A young West Richland woman who hopes to become a nurse someday now faces a long recovery after a brain disease.
Keonie Torres, 21, was diagnosed this summer with a rare form of encephalitis -- anti-NMDA receptor encephalitis -- an auto-immune reaction that occurs when antibodies turn on the brain and cause it to swell.
She first became ill in mid-July.
"At first it was headaches, but when she couldn't touch her chin to her chest and didn't know who we were, we took her to the emergency room at Kadlec," said her mom, Jamie Hemphill Torres.
Keonie Torres was diagnosed with spinal meningitis, but as her symptoms worsened, she had episodes of violence, didn't recognize her family and was disoriented.
Doctors at Kadlec Regional Medical Center in Richland discussed whether to admit her to the psychiatric ward, her mom said.
The Encephalitis Society says symptoms of the rare and sometime fatal form of encephalitis can include paranoia, mania, personality changes and being catatonic, leading some medical professionals to diagnose the problem as psychological instead of physical.
"I knew in my heart we needed another opinion," Jamie Torres said.
She and her husband, John, contacted the University of Washington and Swedish hospitals in Seattle, but they had no room.
Someone at one of the hospitals suggested they try Oregon Health and Science University in Portland. OHSU agreed to admit her in early August.
"Which was good," said her mom, "because OHSU had treated two other girls with the same disease."
Doctors are uncertain what caused Keonie Torres' illness but speculate that she had been ill with spinal meningitis since August 2012.
"They believe that was the catapult that brought on the encephalitis," Jamie Torres said.
Keonie Torres spent almost six weeks at OHSU, and finally came home last week.
"Keonie is on a lot of medications and has to take a total of 48 pills a day. And she does it every day with a smile and usually something funny to say," Jamie Torres said.
The 2010 graduate of Hanford High had been working part-time as an assistant secretary at the Pipefitters Local 598 in Pasco while taking classes at Columbia Basin College.
"She was only three classes away from taking the test to get into the nursing program at CBC. Nursing is something she's wanted to do since eighth grade," her mom said.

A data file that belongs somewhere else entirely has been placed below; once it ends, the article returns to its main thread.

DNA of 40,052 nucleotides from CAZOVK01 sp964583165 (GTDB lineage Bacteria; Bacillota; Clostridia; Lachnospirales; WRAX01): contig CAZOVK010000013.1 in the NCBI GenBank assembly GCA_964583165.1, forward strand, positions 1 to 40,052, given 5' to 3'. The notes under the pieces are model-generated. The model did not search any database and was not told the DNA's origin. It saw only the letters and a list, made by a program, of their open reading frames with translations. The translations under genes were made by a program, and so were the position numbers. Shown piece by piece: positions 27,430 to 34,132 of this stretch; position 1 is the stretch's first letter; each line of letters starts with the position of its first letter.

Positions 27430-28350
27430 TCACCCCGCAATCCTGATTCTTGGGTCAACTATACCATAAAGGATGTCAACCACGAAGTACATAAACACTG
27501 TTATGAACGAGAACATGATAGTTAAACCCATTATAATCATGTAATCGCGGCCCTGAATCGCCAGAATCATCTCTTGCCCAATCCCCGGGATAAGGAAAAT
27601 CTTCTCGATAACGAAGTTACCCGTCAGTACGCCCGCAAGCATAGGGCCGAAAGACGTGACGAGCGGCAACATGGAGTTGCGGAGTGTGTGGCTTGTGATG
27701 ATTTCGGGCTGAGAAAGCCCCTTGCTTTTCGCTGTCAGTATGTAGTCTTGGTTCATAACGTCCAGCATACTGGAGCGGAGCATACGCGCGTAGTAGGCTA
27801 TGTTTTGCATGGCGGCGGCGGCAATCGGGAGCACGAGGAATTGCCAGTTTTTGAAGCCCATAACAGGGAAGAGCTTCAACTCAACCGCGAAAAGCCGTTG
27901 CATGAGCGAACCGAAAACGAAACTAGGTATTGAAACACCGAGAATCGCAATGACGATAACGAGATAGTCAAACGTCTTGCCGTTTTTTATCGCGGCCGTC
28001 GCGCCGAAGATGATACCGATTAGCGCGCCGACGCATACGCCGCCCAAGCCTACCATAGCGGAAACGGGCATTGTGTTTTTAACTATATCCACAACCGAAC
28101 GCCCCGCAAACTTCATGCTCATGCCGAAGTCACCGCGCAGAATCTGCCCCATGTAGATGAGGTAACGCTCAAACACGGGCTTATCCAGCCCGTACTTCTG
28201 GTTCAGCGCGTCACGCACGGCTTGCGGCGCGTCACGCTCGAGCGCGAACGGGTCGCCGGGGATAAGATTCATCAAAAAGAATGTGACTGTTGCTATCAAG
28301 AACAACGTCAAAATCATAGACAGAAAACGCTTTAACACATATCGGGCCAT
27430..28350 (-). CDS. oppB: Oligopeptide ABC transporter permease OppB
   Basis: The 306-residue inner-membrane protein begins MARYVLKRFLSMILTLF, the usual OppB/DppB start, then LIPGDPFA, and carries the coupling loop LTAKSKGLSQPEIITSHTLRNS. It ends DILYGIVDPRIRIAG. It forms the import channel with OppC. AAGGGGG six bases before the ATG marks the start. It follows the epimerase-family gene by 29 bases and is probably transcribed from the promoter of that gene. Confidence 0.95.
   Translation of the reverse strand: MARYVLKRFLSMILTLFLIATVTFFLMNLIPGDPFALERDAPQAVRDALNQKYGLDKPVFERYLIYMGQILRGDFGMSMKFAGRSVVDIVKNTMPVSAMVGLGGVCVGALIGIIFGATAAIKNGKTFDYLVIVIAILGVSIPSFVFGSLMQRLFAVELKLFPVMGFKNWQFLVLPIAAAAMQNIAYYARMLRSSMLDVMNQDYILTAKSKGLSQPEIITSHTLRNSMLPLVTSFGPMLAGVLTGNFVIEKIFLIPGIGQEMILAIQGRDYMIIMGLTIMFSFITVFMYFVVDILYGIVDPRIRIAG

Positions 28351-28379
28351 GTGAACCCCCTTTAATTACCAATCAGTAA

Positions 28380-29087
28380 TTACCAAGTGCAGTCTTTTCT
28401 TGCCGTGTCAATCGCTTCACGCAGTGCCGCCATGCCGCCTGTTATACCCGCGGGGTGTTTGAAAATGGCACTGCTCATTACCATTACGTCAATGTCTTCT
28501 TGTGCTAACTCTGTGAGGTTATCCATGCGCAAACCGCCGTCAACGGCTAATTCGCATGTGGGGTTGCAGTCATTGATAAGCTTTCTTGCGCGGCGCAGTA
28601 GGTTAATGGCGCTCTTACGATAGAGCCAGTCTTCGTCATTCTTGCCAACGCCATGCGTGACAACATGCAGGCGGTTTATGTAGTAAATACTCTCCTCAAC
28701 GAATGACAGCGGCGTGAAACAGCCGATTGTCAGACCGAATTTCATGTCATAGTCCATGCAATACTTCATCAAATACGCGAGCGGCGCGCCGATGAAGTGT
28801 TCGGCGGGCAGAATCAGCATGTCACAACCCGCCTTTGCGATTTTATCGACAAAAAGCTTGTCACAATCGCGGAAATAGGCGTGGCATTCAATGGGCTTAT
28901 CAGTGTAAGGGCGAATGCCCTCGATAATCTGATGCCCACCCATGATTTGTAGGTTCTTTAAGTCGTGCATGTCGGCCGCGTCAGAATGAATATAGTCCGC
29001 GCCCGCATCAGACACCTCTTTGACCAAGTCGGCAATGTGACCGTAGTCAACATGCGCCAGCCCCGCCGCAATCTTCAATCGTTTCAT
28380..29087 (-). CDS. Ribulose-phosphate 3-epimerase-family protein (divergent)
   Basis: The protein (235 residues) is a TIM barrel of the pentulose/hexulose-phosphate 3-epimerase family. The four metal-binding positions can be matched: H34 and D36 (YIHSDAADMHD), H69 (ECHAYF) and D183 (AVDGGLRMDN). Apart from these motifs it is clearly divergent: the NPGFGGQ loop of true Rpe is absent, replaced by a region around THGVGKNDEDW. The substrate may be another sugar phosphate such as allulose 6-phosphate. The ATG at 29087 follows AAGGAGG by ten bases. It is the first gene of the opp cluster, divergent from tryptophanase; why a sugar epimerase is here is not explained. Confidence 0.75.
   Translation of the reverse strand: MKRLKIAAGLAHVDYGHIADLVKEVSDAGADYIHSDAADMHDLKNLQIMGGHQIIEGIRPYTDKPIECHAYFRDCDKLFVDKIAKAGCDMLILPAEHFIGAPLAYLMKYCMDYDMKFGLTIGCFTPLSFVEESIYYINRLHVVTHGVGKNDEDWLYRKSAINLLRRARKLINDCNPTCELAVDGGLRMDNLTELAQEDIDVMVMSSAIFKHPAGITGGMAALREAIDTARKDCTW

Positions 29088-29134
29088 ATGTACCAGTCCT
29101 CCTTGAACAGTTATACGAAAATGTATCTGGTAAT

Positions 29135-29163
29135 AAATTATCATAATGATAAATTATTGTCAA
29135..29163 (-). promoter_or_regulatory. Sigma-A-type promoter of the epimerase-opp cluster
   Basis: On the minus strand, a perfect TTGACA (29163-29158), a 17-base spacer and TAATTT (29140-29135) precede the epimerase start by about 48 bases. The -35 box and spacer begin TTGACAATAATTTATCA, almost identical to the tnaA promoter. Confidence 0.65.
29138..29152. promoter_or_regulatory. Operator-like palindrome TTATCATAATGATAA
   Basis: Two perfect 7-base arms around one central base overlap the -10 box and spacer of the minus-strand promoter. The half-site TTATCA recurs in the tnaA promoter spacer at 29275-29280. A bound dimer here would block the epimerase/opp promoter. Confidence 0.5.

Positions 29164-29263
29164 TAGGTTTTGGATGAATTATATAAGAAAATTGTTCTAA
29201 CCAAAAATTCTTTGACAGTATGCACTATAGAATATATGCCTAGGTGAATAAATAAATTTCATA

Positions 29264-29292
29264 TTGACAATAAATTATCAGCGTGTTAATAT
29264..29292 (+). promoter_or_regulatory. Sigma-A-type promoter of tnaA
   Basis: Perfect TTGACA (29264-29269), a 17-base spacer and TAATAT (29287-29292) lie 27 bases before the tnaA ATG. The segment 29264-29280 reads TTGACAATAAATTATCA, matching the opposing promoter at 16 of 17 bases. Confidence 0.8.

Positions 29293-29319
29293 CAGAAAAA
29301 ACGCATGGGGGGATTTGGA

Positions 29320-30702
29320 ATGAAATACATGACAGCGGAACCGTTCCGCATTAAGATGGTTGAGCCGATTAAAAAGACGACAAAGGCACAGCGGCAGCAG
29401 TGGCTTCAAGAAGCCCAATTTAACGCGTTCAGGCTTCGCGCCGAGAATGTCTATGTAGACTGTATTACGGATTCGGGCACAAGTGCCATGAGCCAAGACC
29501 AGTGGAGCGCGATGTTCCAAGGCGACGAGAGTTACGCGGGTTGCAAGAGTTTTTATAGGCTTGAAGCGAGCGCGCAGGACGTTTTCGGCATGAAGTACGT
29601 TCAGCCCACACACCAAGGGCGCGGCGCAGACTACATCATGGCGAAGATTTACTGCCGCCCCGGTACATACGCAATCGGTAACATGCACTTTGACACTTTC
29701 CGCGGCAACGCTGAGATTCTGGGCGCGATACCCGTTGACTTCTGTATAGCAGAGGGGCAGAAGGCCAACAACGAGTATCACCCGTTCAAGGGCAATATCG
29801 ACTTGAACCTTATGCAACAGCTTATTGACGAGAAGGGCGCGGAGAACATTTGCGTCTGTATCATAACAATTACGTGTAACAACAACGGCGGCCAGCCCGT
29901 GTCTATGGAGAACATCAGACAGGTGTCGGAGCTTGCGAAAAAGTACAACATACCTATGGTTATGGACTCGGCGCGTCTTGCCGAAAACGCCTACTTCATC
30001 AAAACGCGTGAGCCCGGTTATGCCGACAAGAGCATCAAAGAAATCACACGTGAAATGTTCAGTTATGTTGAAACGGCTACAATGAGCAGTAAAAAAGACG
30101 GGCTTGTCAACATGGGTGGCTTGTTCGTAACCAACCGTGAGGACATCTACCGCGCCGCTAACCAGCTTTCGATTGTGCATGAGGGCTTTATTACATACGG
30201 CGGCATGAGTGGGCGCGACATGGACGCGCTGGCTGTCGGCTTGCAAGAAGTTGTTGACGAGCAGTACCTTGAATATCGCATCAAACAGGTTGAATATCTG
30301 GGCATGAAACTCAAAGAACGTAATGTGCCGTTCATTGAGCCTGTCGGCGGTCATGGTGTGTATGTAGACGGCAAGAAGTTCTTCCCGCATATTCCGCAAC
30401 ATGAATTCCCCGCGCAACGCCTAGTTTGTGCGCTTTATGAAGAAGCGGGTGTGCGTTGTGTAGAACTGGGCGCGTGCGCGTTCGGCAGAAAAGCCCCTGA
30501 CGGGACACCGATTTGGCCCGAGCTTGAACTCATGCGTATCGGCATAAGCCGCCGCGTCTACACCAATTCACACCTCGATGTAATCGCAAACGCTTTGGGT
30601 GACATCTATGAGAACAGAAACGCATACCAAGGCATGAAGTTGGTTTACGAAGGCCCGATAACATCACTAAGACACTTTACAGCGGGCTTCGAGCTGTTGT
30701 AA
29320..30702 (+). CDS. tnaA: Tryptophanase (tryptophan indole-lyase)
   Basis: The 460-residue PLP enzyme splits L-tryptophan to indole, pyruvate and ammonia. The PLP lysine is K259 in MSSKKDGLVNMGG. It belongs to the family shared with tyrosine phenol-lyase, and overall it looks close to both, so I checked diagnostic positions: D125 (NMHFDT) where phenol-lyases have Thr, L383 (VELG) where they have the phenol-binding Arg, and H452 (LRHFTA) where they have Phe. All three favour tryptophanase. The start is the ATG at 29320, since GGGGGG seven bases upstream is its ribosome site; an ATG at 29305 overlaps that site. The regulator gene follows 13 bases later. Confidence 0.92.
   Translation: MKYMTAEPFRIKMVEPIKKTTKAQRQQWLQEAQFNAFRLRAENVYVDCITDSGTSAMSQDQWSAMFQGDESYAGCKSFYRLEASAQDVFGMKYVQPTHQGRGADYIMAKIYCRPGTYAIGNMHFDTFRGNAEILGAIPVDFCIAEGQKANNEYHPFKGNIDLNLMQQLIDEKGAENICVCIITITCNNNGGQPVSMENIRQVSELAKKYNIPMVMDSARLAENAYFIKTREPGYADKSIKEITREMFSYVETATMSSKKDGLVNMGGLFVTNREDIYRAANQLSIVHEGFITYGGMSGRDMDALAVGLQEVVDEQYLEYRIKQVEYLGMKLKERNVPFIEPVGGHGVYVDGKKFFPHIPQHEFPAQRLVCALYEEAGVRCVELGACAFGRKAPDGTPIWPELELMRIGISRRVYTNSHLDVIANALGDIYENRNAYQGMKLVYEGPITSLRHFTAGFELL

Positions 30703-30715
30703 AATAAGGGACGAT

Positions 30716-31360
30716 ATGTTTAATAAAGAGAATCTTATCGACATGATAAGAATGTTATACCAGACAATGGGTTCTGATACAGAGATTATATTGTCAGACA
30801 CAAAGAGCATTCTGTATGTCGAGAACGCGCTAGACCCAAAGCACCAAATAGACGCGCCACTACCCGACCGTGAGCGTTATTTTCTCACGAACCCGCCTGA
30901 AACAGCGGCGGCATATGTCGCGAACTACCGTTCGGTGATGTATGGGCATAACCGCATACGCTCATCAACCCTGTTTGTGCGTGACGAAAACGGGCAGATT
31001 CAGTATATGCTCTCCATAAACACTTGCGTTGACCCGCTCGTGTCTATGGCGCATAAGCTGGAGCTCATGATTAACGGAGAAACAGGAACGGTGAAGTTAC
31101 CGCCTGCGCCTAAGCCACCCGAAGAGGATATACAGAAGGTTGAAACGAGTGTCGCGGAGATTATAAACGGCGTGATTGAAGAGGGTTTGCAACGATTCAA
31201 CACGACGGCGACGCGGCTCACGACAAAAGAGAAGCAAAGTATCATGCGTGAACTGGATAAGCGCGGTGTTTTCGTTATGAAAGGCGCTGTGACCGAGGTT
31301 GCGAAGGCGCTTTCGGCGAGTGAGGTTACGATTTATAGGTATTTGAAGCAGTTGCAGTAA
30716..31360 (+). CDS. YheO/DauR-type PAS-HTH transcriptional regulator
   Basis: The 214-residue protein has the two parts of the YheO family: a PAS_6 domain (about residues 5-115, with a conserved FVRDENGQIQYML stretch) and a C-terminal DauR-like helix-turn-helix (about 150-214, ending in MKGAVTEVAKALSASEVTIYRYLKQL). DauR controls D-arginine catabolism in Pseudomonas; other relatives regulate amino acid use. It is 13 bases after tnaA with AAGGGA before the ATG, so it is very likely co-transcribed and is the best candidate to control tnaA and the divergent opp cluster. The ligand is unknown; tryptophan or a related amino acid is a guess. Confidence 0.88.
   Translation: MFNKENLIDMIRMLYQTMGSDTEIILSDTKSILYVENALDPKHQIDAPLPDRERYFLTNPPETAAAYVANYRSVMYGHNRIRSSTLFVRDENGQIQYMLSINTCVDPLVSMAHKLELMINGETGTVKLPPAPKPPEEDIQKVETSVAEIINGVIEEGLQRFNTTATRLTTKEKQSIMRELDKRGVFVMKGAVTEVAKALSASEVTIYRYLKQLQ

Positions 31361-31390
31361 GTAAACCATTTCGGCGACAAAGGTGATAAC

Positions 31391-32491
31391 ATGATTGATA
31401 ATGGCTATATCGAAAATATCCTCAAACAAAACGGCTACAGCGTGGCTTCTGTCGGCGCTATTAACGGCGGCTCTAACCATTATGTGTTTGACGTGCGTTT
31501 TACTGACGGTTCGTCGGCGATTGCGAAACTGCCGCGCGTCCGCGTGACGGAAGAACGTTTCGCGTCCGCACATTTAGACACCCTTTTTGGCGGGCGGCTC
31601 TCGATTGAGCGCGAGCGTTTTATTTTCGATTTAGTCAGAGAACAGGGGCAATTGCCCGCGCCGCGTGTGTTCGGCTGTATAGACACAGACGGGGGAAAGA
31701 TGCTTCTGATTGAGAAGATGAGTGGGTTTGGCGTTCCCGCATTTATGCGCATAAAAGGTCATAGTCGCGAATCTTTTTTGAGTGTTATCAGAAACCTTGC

Keonie's recovery could take a year or more. But, as her mom said, "A year is better than the alternative, so I'll take that."
In the meantime, she will undergo physical therapy at Lourdes Medical Center in Pasco. She also will have to return to OHSU at least once a month for the next year for checkups.
"Already, she's walking with some assistance and talking some, but not in full sentences," said longtime family friend, Tracie Zaring of Richland.
Zaring held one fundraiser to help defray the family's medical and travel expenses and is planning another Wednesday.
"One girl I met through Facebook.com had this disease in 2004 and is fully recovered, so we're hopeful. It's just too soon to tell," Jamie Torres said. "We've all been through hell. I tell people what we've lived through these past months are things you only see on TV."
Many of the Torres' friends, like Zaring, have stepped up to help.
"We have an amazing support group. It's incredible. I'm speechless," said Jamie Torres, who also has a 14-year-old son, Kimo, at Hanford High.
Friends of Keonie Torres of West Richland are holding a taco feed fundraiser from 5 to 8 p.m. Wednesday at Columbia Valley Grange, Road 64 and Court Street, Pasco.
Torres has a rare form of encephalitis and is facing a yearlong recovery. Proceeds will help pay her medical expenses.
The $5 dinner includes tacos, corn, beans and all the fixings. A live and silent auction are planned.
There's also a donation account, Keonie's Recovery, set up at HAPO credit union. The account number is 2644320.
To see updates on her progress, check her mom's posts on Keonie Torres Recovery on Facebook.